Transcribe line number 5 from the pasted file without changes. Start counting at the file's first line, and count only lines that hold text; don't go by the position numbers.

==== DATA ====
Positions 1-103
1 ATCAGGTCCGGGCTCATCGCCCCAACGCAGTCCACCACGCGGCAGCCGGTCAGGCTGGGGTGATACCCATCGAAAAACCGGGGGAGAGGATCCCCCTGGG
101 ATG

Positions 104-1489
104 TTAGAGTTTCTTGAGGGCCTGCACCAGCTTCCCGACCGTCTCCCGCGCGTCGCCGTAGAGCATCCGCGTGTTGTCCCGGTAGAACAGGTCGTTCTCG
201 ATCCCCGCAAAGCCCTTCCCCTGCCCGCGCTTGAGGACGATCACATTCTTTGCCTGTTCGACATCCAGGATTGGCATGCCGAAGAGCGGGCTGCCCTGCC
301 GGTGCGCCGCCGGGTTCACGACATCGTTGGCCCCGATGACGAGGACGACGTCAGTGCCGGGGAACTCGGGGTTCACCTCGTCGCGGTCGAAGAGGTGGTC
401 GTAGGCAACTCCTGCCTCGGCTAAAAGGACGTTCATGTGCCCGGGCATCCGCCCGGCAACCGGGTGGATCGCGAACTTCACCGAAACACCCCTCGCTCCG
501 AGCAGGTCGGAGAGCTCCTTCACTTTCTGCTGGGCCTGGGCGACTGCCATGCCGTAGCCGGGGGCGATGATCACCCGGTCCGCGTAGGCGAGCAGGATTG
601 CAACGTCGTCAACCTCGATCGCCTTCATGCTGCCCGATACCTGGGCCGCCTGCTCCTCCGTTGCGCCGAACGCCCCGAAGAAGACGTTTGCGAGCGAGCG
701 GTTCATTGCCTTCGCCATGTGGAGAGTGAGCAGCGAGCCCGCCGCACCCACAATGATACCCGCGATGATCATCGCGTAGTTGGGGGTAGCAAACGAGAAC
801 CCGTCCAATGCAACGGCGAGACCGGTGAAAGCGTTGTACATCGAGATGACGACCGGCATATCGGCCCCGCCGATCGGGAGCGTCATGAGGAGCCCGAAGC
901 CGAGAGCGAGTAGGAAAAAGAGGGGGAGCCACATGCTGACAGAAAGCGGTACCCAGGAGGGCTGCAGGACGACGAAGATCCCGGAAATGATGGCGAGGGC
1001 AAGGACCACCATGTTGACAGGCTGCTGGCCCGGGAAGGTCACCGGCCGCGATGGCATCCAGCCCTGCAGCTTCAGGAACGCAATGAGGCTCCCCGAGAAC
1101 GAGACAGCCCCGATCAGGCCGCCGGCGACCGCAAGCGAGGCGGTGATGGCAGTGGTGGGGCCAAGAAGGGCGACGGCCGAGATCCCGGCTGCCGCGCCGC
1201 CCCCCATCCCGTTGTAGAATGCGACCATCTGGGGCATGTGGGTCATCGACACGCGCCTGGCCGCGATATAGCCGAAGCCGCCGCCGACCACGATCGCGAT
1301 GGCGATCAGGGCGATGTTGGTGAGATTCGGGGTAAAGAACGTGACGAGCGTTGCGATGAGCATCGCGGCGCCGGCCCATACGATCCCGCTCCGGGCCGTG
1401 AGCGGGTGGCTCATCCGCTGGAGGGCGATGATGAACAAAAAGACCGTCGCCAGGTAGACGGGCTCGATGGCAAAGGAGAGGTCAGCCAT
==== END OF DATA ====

104 TTAGAGTTTCTTGAGGGCCTGCACCAGCTTCCCGACCGTCTCCCGCGCGTCGCCGTAGAGCATCCGCGTGTTGTCCCGGTAGAACAGGTCGTTCTCG